Alcohol ban: Manufacturers say 25 companies may close shop

The Manufacturers Association of Nigeria (MAN) and Distillers and Blenders Association of Nigeria (DIBAN) have said at least 25 companies may be forced to close shop if President Bola Tinubu does not reverse the ban on alcoholic beverages in sachets and pet bottles less than 200ml by the National Agency for Foods and Drugs Administration and Control (NAFDAC).

NAFDAC said the ban is in line with an agreement reached by a tripartite committee set up in 2018 by the Federal Ministry of Health.

The two groups said this at a joint news conference in Lagos on Friday where they expressed their opposition to the ban imposed on the production of alcoholic beverages in sachets and pet bottles of less than 200ml, with effect Jan. 31. 2024

But speaking at the press conference in Lagos, Executive Secretary of DIBAN, Mr John Ichue, said the ban must be reversed to avert colossal loss on investments in machines, raw materials and financial resources.

He added that 5.5 million people, directly and indirectly, earning their livelihood from the business will also be negatively affected by the ban.

He also said the ban may result in a loss of over N800 billion in investments across the value chain.

Ichue said manufacturers have great respect for NAFDAC; hence, there is a need to reach a common ground to address the issue of underage consumption of alcoholic beverages and business concerns of players in the wine and spirits sector.

“Some of the money invested in the sector was borrowed from banks, and many of the companies have procured raw materials that would last them for the next four or five years.

“More than 25 companies in the wine and spirits sector in the country may be forced to close shop if President Bola Tinubu does not intervene in reversing the ban,” he said.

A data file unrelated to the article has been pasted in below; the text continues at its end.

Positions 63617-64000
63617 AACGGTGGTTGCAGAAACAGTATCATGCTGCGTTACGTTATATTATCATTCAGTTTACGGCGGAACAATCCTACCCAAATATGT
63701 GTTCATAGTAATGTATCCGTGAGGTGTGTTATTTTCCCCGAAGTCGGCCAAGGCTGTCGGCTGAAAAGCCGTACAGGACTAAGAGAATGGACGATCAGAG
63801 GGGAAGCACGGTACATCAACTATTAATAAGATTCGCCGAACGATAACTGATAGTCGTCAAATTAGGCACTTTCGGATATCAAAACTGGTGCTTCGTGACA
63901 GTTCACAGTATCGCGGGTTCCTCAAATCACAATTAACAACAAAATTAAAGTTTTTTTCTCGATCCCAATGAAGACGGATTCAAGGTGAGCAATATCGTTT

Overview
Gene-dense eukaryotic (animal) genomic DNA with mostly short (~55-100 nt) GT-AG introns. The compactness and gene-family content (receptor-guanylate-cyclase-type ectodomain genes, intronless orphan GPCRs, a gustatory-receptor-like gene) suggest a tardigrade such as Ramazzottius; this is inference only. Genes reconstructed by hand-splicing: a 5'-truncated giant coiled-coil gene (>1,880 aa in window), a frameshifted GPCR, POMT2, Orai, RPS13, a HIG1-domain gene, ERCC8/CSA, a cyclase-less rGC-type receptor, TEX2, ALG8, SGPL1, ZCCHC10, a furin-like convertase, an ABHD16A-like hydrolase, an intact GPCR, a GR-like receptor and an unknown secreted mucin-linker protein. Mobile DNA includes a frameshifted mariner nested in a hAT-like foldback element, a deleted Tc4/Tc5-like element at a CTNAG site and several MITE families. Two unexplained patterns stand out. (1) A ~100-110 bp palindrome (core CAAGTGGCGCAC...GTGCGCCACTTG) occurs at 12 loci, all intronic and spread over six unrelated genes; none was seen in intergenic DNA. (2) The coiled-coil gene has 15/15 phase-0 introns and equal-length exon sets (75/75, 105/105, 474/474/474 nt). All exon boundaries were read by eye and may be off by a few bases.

The Chairman of DIBAN, Mr Patrick Anegbe, said that the association had always preached responsible drinking and had mounted media campaigns on radio and television, kicking against underage consumption of alcoholic beverages in sachets.

Anegbe, also the Chief Executive Officer (CEO) of Intercontinental Distillers, said that DIBAN was concerned about the health of underage consumers of alcoholic beverages.

He, however, said that the elimination of underage consumption of alcoholic beverages could be achieved through access control rather than outright ban.

“Through access control mechanism, the underage will be safeguarded, businesses will remain and our members and suppliers in the value chains in the sector will retain their jobs.

“I call on the president to intervene immediately; otherwise, many jobs are on the line,” he said.

He appealed to Tinubu to consider those who had heavily invested in the sector.

The CEO of Stellar Beverage, Mr Gandhi Anandan, said that the ban might trigger irresponsible drinking and make consumers drink heavily if they could not have access to smaller quantities.

“While alcohol, like any other product, must be consumed in moderation, if we take away the size from responsible drinking, we are not being fair to anyone,” he said.

Mr Wale Majaolagbe, CEO of Grand Oak Industries, said that distilled wine and spirits had not been pinned down as causes of death of any individual.

“NAFDAC should not be insensitive to the hardship Nigerians are going through by imposing this ban,” Majaolagbe said.

Earlier, Mr Segun Ajayi-Kadir, Director-General of MAN, said that the association was deeply concerned about the ban.

Ajayi-Kadir said that the bank would impact negatively manufacturers, workers, the citizenry, and the economy.

He said that following previous concerns, stakeholders collaborated to enlighten citizens on responsible consumption by supporting the Federal Ministry of Health and NAFDAC to undertake advocacy, messaging, training and education of the public.

He said that during the period, DIBAN spent over one billion naira on campaigns to ensure zero consumption of alcoholic beverages by underage and promote responsible use among adults.

“Furthermore strategic moves were made to identify factors that affect irresponsible consumption of alcoholic beverages and identify factors responsible for underage drinking in Nigeria.

“We also moved to implement strategies guided by best global practices and national priorities towards strengthening regulatory activities (e.g. access control) and strengthening implementation structures through effective collaboration to ensure sustainability.

“Prior to the investments made by companies in the packaging, distribution, logistics and advertisement of their products, necessary approval was obtained.

“Government must be seen to promote and protect the growth of local industries and jobs and tackle fake, counterfeit and unwholesome alcoholic beverages,” he said.

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